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Will Ravens draft another WR again in first round?


Will Ravens draft another WR again in first round?

Should the Ravens consider drafting a wide receiver in the first round for the second straight year?

If they do, the early money would be on Mississippi wide receiver Laquon Treadwell. He is generally considered the top wide receiver in the draft, and could be available for the Ravens, who hold the No. 6 pick.

However, the Ravens also need a pass rusher and help in the secondary, and have uncertainty at left tackle. The Ravens have never taken a wide receiver with their first pick in back-to-back years. Would taking Treadwell in the first round, after drafting wide receiver Breshad Perriman in the first round last year, be the best way to utilize the No. 6 pick?

In his latest mock draft, CSN’s Ben Standig has the Ravens taking Clemson defensive end Shaq Lawson at No. 6, with Treadwell going No. 7 to the 49ers.

That scenario makes sense. The Ravens need to put more pressure on opposing quarterbacks, and the Ravens have two veteran pass rushers to mentor Lawson – Elvis Dumervil and Terrell Suggs, who is recovering from Achilles surgery.

However, wide receiver is definitely a need for the Ravens. Steve Smith Sr. will be 37 years old next season, coming off knee surgery. Perriman missed his entire rookie season with a knee injury. Kamar Aiken, the team’s most productive receiver last year, is a restricted free agent.

What happens in free agency will definitely influence the Ravens’ draft decisions. If they sign a veteran wide receiver in March, the chances of the Ravens’ drafting Treadwell are slim. However, if the Ravens don’t sign a veteran receiver, and Treadwell is still on the board at No. 6, he’ll be tempting. ESPN draft guru Mel Kiper likens Treadwell’s skill set to Bears wide receiver Alshon Jeffery.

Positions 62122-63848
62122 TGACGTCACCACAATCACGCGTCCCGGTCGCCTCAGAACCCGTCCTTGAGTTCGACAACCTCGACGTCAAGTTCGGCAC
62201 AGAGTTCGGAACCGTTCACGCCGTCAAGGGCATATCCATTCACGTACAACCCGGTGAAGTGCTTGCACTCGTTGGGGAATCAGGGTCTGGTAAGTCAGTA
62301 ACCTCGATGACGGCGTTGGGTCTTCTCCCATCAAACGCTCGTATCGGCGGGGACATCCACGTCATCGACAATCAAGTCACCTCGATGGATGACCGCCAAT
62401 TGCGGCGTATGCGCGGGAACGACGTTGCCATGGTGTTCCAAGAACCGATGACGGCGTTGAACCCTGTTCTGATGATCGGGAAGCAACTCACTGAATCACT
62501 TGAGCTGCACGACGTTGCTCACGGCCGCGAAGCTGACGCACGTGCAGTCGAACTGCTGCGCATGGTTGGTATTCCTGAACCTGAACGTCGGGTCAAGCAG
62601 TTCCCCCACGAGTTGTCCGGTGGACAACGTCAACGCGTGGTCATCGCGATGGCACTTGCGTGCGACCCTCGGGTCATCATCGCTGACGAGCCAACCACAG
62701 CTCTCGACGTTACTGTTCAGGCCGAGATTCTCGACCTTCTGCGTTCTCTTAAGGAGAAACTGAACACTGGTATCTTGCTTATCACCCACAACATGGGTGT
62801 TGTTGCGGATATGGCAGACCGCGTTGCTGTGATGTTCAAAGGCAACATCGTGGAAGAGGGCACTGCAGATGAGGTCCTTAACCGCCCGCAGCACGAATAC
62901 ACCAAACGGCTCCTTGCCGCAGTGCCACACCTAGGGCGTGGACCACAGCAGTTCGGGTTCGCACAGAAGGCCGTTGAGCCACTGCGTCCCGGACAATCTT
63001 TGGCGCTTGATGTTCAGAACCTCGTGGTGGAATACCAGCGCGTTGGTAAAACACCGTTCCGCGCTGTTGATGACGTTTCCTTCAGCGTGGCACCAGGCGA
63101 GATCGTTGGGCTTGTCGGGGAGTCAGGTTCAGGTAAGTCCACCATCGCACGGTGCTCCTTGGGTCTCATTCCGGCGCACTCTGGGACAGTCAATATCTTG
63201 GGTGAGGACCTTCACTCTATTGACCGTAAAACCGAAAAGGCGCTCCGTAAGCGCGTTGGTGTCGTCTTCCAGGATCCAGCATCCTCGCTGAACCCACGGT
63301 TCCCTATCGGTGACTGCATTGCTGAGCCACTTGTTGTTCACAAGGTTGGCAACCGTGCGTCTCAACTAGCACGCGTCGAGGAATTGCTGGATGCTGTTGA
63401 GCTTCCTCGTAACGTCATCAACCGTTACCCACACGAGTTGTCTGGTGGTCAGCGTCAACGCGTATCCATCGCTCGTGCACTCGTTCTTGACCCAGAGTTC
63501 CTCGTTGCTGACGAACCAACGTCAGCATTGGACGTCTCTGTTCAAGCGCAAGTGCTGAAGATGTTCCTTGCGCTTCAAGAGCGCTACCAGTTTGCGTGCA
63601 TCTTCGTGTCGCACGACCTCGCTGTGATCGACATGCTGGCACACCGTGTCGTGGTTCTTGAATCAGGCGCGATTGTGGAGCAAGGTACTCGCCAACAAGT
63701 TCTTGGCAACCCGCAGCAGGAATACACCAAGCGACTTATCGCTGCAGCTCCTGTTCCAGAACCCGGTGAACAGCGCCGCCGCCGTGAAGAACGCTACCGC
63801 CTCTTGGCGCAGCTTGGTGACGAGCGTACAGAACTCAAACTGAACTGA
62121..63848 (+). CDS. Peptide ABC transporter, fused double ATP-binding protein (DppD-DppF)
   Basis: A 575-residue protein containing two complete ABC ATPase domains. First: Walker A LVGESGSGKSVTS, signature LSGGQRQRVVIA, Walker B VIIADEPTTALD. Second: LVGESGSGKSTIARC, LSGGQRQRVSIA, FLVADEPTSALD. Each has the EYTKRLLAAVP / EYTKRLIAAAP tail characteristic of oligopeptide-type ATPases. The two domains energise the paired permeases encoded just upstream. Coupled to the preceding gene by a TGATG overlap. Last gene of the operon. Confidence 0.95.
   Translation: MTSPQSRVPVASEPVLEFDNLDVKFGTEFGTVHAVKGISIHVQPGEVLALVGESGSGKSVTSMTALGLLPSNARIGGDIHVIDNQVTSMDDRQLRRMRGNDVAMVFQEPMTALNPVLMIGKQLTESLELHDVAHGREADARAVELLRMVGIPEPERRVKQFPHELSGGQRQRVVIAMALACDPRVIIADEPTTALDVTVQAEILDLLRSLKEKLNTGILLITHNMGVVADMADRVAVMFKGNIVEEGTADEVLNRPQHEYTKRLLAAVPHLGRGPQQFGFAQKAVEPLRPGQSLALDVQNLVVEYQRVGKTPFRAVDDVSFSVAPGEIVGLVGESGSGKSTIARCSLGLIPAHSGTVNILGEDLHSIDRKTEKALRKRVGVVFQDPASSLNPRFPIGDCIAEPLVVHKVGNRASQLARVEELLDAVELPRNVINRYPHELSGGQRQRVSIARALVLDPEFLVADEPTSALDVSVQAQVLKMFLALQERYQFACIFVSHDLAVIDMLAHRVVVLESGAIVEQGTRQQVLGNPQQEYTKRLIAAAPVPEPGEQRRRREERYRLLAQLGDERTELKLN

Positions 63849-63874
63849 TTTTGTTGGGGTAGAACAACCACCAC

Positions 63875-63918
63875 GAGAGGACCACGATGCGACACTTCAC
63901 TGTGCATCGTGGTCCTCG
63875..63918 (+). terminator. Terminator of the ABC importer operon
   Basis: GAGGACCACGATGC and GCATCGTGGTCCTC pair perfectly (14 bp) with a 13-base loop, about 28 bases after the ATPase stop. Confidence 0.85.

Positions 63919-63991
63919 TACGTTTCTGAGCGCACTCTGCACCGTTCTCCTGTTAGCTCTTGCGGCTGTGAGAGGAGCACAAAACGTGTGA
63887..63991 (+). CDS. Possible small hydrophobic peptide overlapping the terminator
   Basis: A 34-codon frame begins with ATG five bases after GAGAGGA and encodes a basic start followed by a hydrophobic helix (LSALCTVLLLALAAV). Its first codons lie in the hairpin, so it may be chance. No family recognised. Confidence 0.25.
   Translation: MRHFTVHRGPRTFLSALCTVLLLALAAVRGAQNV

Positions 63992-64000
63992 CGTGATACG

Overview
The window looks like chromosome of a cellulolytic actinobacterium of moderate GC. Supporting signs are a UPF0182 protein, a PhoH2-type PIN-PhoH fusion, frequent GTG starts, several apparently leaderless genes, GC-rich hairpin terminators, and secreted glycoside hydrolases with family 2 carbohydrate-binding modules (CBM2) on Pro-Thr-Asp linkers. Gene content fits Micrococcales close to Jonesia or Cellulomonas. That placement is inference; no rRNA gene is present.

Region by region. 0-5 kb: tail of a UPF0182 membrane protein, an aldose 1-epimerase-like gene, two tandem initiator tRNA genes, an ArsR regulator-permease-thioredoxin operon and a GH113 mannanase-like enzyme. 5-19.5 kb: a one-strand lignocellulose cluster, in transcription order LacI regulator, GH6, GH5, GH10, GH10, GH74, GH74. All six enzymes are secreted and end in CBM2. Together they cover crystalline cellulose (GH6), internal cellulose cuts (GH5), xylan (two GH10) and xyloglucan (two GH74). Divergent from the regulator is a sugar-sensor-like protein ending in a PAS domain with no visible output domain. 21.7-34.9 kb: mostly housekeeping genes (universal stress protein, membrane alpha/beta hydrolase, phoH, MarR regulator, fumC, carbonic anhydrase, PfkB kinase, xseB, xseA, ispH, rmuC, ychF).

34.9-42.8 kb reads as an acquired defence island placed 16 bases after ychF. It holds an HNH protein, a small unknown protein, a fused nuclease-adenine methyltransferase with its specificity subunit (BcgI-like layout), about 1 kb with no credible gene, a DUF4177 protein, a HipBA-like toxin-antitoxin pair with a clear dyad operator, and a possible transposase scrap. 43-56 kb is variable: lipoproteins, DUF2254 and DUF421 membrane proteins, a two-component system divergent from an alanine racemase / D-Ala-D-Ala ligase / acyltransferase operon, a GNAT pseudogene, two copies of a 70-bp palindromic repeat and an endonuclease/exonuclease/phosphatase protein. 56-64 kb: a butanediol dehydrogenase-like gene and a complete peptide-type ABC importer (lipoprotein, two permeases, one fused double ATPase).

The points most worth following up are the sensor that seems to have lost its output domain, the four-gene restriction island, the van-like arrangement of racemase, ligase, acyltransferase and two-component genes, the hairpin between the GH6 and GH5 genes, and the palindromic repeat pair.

“He has tremendous hands, huge hands, great size, but the comparisons to Alshon Jeffery are accurate,” Kiper said during a conference call. “But Alshon Jeffery was a second-round pick. We’re talking about a top-10 pick here. So he’s got to run well enough (at the combine or pro day) to warrant being that high a pick.”

Imagine a Ravens’ offense next season with Perriman healthy and playing up to expectations, Treadwell playing like Jeffery, and Smith Sr. back at 100 percent. Can’t you see Joe Flacco smiling?

However, taking Treadwell at No. 6 could burn the Ravens if he doesn’t live up to expectations. That’s one of many things for the Ravens to consider, as they prepare for a crucial draft.

[RELATED: Today's Q & A: Is Browns' Benjamin a Ravens target?]



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Ravens sign Crabtree to three-year deal

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Ravens sign Crabtree to three-year deal

The Baltimore Ravens have signed WR Michael Crabtree to a three-year deal on Friday according to general manager and executive vice president Ozzie Newsome.

The deal is apparently worth $21 million, according to Adam Shefter.

After being released by the Raiders Thursday following the signing of Jordy Nelson, Crabtree heads to the Ravens less than 24 hours later.